October 10, 2012

Chandler v. Inman, et al., Laurel, 1910



Chandler v. Inman, et al.


140 Ky. 786; 131 S.W. 789; 1910 Ky. LEXIS 358

November 25, 1910, Decided

PRIOR HISTORY:  [***1]  Appeal from Laurel Circuit Court. 

DISPOSITION: Judgment reversed, with directions.


H. C. CLAY, for Appellees. 




 [*786]   [**789]  OPINION OF THE COURT BY JUDGE CARROLL--Reversing.

In December, 1882, Robert Chestnut sold and conveyed by title bond to W. B. Inman a tract of land in Laurel county for $ 250. Fifty dollars of the purchase money was paid in cash and the remainder was to be paid in two equal annual payments. This title bond by assignment became the property of William Inman, who died in 1893, without having paid the whole of the purchase money. After his death Martha Inman, his widow, paid the balance due on the purchase price, and in January, 1894, Chestnut made to her a deed for the land. In December, 1900, Martha Inman mortgaged this land to Sparks and Willman to secure the payment of a promissory note that she executed to them for twenty-five dollars. In April, 1902, Sparks, who was then the owner of the note, brought suit in the Laurel circuit court to enforce its collection and the lien on the land to secure its payment. On the day the petition was filed a summons was issued against Martha Inman,  [***2]  but the summons is not in the record, as it could not be found by the clerk of the circuit court, who testified that on the trial docket of the court, opposite the case styled James Sparks v. Martha Inman, there appears in the handwriting of the lady who was deputy clerk at that time, this entry of the return of the summons, "Executed by summoning the within named parties. April 12, 1902. J. D. Johnson, C. L. C."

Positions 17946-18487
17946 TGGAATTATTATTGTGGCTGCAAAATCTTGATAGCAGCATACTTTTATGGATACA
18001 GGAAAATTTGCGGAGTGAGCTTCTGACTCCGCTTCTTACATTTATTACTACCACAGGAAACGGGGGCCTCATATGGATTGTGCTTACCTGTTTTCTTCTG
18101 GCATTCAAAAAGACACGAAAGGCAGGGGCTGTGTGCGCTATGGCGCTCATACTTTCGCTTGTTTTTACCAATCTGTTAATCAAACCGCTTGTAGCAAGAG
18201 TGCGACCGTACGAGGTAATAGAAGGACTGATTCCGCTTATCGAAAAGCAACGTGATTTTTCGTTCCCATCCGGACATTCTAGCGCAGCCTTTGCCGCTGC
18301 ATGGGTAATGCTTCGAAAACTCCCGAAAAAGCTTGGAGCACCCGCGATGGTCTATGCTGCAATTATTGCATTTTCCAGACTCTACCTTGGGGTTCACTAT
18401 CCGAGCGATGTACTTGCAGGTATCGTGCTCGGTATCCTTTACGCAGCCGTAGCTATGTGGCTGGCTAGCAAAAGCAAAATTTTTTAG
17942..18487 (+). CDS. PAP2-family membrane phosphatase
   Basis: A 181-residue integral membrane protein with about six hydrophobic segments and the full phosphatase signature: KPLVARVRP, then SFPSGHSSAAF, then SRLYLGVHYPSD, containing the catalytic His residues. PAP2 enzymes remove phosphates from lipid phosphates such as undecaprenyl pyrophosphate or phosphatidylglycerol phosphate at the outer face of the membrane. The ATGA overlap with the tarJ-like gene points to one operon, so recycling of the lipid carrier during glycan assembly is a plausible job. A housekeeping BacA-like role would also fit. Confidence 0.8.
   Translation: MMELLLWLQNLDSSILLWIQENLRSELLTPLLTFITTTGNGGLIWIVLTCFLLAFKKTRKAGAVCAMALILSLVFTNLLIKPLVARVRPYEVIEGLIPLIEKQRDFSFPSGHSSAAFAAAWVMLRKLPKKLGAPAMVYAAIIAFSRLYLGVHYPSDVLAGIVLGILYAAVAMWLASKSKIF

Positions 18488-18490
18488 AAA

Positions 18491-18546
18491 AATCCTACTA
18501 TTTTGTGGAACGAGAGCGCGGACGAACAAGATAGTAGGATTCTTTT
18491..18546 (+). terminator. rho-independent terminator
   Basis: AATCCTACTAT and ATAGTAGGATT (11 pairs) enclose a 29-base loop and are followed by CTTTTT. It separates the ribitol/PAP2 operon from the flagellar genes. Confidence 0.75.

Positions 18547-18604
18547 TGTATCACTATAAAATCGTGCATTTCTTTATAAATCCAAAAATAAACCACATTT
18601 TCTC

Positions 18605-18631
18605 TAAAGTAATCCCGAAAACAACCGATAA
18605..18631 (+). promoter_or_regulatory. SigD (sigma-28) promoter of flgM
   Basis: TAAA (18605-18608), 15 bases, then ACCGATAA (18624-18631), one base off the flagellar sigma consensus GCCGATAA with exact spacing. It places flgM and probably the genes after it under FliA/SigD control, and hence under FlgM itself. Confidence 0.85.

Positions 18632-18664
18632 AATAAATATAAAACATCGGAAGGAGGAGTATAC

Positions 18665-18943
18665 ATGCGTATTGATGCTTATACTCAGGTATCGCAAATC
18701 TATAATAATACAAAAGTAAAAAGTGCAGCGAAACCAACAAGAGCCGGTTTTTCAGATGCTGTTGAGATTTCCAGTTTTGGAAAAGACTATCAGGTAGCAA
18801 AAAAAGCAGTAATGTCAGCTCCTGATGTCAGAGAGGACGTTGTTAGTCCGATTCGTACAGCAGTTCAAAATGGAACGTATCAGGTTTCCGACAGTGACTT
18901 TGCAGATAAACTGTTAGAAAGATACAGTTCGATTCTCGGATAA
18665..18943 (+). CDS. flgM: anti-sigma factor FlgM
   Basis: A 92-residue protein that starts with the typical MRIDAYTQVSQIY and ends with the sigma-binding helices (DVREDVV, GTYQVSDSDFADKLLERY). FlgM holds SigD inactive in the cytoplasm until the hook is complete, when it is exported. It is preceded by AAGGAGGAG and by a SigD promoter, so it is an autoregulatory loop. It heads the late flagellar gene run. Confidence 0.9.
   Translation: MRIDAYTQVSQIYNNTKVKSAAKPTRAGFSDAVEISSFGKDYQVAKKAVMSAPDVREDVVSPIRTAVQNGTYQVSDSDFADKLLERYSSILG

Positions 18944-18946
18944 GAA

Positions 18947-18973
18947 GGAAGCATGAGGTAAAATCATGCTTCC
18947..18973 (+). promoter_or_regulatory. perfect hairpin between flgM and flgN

At the May term, 1902, of the Laurel circuit court a judgment by default was rendered against Martha Inman,  [*787]  for the amount of the note, and an order entered directing a sale of a sufficiency of the land embraced in the mortgage to satisfy the debt. The commissioner's report of sale does not appear in  [**790]  the record, but there is an order showing that it was filed in October, 1902, laid over for exceptions, and in due time confirmed. There is also an order directing the commissioner of the court to make a deed to James A. Sparks for the land; and an order showing that on February 18, 1905, the deed of the commissioner to Sparks was examined, approved and ordered to record; and this deed was in due time recorded in the clerk's office of the county court.

 [***3]  In January, 1906, Sparks sold and conveyed by deed recorded in the proper office, this land to Green Chandler, in consideration of $ 350 paid in cash. In January, 1907, Green Chandler sold and conveyed by deed recorded in the proper office the land purchased by him from Sparks to the appellant William Chandler, his son, for $ 775.

In December, 1908 this action was brought by the widow and children of William Inman against Green Chandler, and William Chandler to recover possession of the land mentioned and damages for its detention, the petition proceeding upon the idea that William Inman died the owner of the land and that it descended under the laws of inheritance to his widow and children. In other pleadings an issue was made as to whether any summons was executed upon Martha Inman in the suit of Sparks against her to enforce his mortgage lien on the land. After the pleadings were made up, the case was prepared for trial, and a judgment rendered, awarding the Inmans the land, and allowing them one hundred dollars damages for its detention, and the appellant $ 400 the value of improvements placed on the land after it came into the possession of the Chandlers.